It Never Hurts to Ask

it never hurts to ask + travelIt slightly pains me to write this post because I strongly dislike asking for things, but if I've learned anything in my travels (for my travels) it's that sometimes you need to speak up--gently and cordially of course! After reading a Wall Street Journal article written about a hotel executive on how to get good service in a hotel, something in it struck me and inspired me to write this post---especially as a used-to-be-timid-but-becoming-assertive traveler.

This hotel executive, the global brand leader at St. Regis Hotels and Resorts, said "It never hurts to ask if you have a special need in mind while checking in, whether it's a specific view, a larger sofa, a mini refrigerator (not all hotels provide them), or a room on the executive floor. It's surprising how much a hotel generally can do and can provide for you once you get there."  All this coming from someone in the industry!

Take-Aways Here are some of my best practices for asking from the referenced article, as well as my personal experience at hotels or with Airlines. Hopefully these will help next time you ask for...

  1. Hotels {almost} expect you to ask. The article points to hotels often being capable of handling specific requests, so why not try, they have the expertise to help with your request, especially if you're a loyal customer.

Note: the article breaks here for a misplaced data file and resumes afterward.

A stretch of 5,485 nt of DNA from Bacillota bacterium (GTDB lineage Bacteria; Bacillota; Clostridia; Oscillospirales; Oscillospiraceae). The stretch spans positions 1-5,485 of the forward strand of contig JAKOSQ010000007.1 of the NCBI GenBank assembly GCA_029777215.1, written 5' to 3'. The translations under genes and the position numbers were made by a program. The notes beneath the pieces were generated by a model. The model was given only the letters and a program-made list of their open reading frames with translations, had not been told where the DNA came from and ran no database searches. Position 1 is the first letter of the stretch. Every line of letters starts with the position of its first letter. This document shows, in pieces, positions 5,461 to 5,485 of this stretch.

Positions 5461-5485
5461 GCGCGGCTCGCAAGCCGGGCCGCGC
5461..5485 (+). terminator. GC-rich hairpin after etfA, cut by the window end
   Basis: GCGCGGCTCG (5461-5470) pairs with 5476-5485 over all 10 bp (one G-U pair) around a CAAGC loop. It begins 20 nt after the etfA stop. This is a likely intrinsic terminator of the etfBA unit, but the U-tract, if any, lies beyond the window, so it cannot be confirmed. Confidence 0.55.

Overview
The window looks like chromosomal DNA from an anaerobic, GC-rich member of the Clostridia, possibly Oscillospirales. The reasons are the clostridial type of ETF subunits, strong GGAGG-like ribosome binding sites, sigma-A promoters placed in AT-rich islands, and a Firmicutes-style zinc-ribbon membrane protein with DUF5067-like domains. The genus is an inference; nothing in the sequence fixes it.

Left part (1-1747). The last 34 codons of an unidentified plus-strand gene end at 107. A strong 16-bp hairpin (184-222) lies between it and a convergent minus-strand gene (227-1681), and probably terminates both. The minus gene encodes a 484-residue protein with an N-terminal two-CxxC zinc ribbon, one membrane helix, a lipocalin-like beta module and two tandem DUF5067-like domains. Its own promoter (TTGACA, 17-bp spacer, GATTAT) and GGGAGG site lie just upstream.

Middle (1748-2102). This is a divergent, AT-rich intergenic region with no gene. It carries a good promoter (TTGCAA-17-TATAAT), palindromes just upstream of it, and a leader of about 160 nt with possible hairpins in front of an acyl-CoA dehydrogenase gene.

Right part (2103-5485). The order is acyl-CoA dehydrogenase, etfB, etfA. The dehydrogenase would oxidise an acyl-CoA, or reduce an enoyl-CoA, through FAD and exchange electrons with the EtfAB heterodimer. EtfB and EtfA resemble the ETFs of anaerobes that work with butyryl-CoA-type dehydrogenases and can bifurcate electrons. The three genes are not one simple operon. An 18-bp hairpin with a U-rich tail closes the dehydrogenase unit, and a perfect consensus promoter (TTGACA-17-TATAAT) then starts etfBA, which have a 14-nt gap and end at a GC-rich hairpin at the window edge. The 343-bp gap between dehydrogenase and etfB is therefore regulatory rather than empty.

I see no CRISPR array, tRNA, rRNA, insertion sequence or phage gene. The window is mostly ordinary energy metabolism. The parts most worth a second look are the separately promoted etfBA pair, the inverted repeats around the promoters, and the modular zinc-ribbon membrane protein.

2. Do so with grace and class. I firmly believe in the The Power of Nice a book which nicely packages my philosophy on how to interact with people, clients and coworkers. Hotel and airline staff are human too and appreciate it when a question or request is made kindly.  Case in point: last friday at Disneyland, the Blue Bayou restaurant was fully booked, but when I inquired at the right time about getting a table---and was really nice about it---the host conceded. As we waited, I saw her turn away over 10 people who didn't ask as nicely!
  3. It doesn't hurt to try. When checking into the Fairmont Chateau Laurier in early July, the front desk agent was going to put us in a standard room, but when I kindly asked him about the hotel's occupancy and suggested an upgrade given our loyalty to Fairmont, he put us in an incredible room overlooking the Parliament Buildings on one side and Rideau river on the other.
  4. Make a personal connection. Boomers are really good at making connections with travel industry folk. I've watched it happen right in front of my eyes more times than I can count. Their conversational nature seems to comfort and disarm the hotel or airline staff they are dealing with, making them much more likely to get a yes, to whatever question they ask--even if it's a little over the top.
  5. Always give a reason why you're asking. Although too much information (TMI) is overkill, providing a breif explanation for your request sometimes does the math for the person to whom you're making a request.
  6. Look the part. This one is almost self-explanatory, but if you want something, dress for success!
  7. Properly acknowledge those who helped you. If you've made a few requests to a hotel's concierge, consider leaving them a tip the day-of or upon departure.  In addition to a simple thank you, this will confirm your gratefulness for their assistance.

[photo by citta-vita]